[arin-ppml] Proposed Revision to the ARIN Policy Development Process

Jason Schiller schiller at uu.net
Fri May 9 15:33:59 EDT 2008

On Fri, 9 May 2008, Sam Weiler wrote:

> Date: Fri, 09 May 2008 11:40:56 -0400 (EDT)
> From: Sam Weiler <weiler at tislabs.com>
> To: arin-ppml at arin.net
> Subject: Re: [arin-ppml] Proposed Revision to the ARIN Policy Development
>     Process
> [resending; sorry for any duplicates]
> In general, I support these proposed changes -- I think they'll result 
> in better policy proposals, which helps us all.  Thanks to the board 
> for proposing them.
> But the specifics need some work.
> First, this proposal doesn't do enough to 1) make the process more 
> responsive and 2) make the PPML more relevant (and, by implication, 
> the physical public policy meetings less dominant in the policy 
> process).  As a first step, I suggest allowing the AC (or a 
> petitioner) discretion to advance a policy without discussion at a 
> meeting.  I look forward to other suggestions the community may have 
> towards these ends, also.
In general, support the idea of empowering the AC to do policy
development.  I expect that this will lead to a smaller number of better
written proposals, a reduction of similar but conflicting policies, and a
reduction of policies that are not technically sound, or have a very
narrow benefit.

I also believe doing staff and legal assessments earlier is a positive
change.  Having adequate discussion of the proposed policy and being able
to refine and freeze the text prior to the Public Policy Meeting is a
noble goal, but I do not believe the current discussion (unless the
process is somehow changed) on the PPML list is adequate to accomplish
this as evidence by the fact that many recent policy proposals resulted in
quibbling about text.  

My concerns are similar to Sam's wrt making the process more responsive,
and making the ARIN community more relevant.

In the Public Policy Meeting I expressed my concerns about the likelihood
that the AC would make attempts to work with reasonable authors at each
stage of the process. This would encourage the AC and the originator to
find common ground, and reduce the likelihood of policy proposals going
through the petition process.  As a result, I would feel more comfortable
with a higher bar for the petition process, and even if the bar is not
raised, there would still likely be a reduction of multiple similar
policies being presented before the community.

Wrt the petition process I think the community should be able to petition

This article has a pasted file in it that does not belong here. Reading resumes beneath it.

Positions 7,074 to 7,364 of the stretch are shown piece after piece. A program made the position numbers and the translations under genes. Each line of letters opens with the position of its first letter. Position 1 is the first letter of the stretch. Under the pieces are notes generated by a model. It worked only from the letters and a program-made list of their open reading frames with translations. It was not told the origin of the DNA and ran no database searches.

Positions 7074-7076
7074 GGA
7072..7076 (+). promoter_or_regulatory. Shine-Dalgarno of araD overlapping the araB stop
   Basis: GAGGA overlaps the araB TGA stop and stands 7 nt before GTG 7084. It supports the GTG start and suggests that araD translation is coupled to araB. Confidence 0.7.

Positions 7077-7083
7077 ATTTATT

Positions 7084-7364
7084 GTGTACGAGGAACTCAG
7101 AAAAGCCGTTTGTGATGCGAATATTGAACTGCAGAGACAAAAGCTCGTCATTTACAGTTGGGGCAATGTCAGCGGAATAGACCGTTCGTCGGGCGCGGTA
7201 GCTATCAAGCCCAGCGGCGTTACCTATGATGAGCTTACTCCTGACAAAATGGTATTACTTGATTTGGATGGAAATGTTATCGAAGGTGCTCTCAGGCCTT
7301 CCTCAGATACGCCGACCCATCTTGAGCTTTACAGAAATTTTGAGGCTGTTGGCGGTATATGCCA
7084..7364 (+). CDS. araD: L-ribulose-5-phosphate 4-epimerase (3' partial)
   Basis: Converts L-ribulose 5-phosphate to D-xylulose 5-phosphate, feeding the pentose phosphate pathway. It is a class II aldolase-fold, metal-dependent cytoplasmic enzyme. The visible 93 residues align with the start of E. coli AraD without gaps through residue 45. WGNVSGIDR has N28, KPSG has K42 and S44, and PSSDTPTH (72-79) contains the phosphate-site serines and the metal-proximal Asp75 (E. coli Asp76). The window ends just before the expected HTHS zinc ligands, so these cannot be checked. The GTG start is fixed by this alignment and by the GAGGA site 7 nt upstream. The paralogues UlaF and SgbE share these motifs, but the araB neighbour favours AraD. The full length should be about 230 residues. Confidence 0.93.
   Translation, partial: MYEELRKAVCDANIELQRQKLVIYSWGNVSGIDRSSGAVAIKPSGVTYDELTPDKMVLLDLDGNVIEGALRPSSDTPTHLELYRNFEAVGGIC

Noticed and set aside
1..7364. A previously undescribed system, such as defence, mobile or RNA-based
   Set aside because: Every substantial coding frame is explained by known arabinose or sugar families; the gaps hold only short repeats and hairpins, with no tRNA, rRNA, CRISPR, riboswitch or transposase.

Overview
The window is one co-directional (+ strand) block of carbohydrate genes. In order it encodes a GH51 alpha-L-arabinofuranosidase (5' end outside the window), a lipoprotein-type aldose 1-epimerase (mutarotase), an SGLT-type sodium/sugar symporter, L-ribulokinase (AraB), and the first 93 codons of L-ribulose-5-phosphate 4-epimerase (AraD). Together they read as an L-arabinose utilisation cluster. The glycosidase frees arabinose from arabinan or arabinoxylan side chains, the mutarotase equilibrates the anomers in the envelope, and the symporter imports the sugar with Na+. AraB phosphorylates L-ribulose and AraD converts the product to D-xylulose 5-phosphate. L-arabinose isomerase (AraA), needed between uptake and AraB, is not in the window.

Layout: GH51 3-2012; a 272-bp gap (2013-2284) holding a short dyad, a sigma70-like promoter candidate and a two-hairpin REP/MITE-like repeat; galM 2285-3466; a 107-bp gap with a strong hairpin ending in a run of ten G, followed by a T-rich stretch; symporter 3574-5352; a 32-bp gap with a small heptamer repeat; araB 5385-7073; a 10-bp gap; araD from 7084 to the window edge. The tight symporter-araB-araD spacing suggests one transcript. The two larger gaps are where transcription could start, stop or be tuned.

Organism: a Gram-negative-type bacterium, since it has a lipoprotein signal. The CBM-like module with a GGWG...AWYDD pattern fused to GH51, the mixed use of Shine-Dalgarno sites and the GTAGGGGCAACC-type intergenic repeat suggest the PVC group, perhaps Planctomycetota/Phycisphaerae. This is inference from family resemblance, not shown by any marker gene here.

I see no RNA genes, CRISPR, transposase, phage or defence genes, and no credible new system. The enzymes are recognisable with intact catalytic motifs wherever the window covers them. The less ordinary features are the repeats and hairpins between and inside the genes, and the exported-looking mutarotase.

at each step where the AC might decide to act contrary to the
community or orignator.  How difficult the petition process should be
should be indirectly proportional to how likely the AC is to work with the
originator or community in general.

It was my impression that the AC intends to make a reasonable effort to
work with the originator.  It was also my impression that the intention of
the process was for the AC to attempt to work with the originator.  

Unfortunately the text only references the AC working with the originator
during the clarity and understanding phase (1b.).  I would like the AC to
make an attempt to work with reasonable originators  at each of the
steps: draft policy rewrite/merge/abandon/etc (2a), draft policy selection
(2b), presentation at the Policy Meeting (4), Consensus
rewrite/merge/abandon send to last call/etc (5a).  

For example, if the AC believes the originator can do a better
presentation of the proposed policy is that acceptable?  Will the AC
collaborate with the originator to get input for the presentation at the
Public Policy Meeting?  Will the AC make the final presentation to the
Public Policy Meeting available to originator prior to the meeting to
solicit feed back? 

For example will the AC attempt consult the originator on rewrites to see
if they can reasonably reach some text that is mutually acceptable to the
originator and the AC?

Some other clarification is also requested:
If a policy is a draft policy (2b) but does not get selected, does it
remain a draft policy?  What happens at the maximum of 30 days?  Does the
draft policy then expire?  Or  does the AC  simply have to decide if they
are or are not going to select it in a 30 day window?  If the latter is
true, can that later select a draft policy after 30 days?  

In last call (5b) the AC selects draft policies that have support in both
the community and the AC.  Is there any way for the community to gain
insight as to if a particular draft policy does or does not have consensus
within the AC?  Is there any ability for the community to understand the
AC reservations, and attempt to address them in order to win support?

In last call review (5c) what happens if the draft policy is placed back
on the docket?  Does it proceed directly to step 2a?



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